Attorney General Janet Reno praised the banking industry Monday for its progress in eliminating loan bias, and said the Justice Department is turning its attention to violations by nonbanks.
"The fair-lending laws apply to all creditors and we must enforce a level playing field," Ms. Reno said in a speech to consumer credit executives.
She said her department is working with the Department of Housing and Urban Development and the Federal Trade Commission to crack down on mortgage and consumer lenders outside the banking industry.
The Justice Department so far has sued only banks, thrift institutions, and their affiliates.
But "we are engaged in reviews right now," Ms. Reno told a highly receptive audience at a conference in Boston sponsored by the American Bankers Association and America's Community Bankers. "This is something we are focused on and very sensitive to."
She declined to name any lenders under investigation. But she said she will convene a meeting shortly with the consumer lending industry to discuss how creditors can satisfy Justice's concerns.
"Working together is far better than filing suits," Ms. Reno said.
The attorney general devoted most of her remarks to complimenting the bank and thrift industries.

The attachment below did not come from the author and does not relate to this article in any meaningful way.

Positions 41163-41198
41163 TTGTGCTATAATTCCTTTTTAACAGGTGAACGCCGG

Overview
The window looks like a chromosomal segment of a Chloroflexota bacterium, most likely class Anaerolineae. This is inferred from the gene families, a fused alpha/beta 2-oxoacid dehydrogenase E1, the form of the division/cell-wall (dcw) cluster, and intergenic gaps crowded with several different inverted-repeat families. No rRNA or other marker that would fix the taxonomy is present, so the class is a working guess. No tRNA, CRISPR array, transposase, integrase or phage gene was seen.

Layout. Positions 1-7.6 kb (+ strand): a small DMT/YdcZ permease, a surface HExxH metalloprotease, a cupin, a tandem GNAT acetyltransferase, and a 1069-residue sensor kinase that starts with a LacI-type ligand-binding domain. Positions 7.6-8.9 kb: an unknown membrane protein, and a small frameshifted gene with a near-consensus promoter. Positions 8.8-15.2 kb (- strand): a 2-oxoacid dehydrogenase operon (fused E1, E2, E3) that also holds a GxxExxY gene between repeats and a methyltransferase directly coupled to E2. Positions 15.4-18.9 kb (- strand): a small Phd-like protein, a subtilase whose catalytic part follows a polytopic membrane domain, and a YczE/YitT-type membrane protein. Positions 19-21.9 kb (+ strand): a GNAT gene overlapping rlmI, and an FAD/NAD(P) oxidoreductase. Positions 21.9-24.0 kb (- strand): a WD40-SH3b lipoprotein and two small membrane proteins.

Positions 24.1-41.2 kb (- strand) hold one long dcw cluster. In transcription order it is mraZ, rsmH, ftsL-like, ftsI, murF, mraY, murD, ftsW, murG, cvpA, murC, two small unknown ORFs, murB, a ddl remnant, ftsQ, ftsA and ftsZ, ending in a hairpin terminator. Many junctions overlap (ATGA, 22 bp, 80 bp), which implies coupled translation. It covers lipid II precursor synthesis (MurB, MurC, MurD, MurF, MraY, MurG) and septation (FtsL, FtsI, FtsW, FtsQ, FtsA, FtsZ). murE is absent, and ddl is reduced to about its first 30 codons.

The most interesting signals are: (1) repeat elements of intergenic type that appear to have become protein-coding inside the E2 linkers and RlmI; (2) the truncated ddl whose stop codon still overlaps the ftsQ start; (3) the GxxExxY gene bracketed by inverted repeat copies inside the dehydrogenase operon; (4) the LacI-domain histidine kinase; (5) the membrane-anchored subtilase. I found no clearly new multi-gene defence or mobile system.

"I don't think we have ever had such a rapid response to an important civil rights issue," Ms. Reno said. "I congratulate you. I commend you."
She noted that Maryland's Chevy Chase Federal Savings Bank, which Justice sued in 1994 for failing to serve minority neighborhoods, has since increased mortgage lending to minority areas in Washington by more than 500%.
"The advances made by Chevy Chase are truly remarkable," she said. "The bank has satisfied both the spirit and the word of the consent decree. They should be a model to emulate."
"Bankers were very pleased at the positive message she delivered," said Paul Alan Smith, senior counsel of the American Bankers Association. "They feel they have worked very hard to ensure they are doing fair-lending and they are glad to see it recognized."
Mr. Smith said bankers were particularly satisfied to hear Ms. Reno's promise to examine the lending practices of their nonbank peers.
"We've had a lot of bad press because we have been scrutinized so hard," he said. "But the reality is that because of this scrutiny we are the fairest lenders out there."
In other comments, Ms. Reno said the Justice Department is not unalterably opposed to the use of overages, a compensation system that rewards loan officers for securing higher rates or more points from borrowers. Overages were at the heart of the last two fair-lending suits. But she said lenders risk lawsuits if they don't ensure overages are applied fairly.
She also urged the industry to work closely with community groups, saying they have unique knowledge about neighborhood lending opportunities.
Ms. Reno said she decided in the spring of 1993 to make fair lending a top policy priority. Communities cannot thrive without credit, she said, adding that the enforcement effort has focused on three areas of potential bias: underwriting, pricing, and redlining.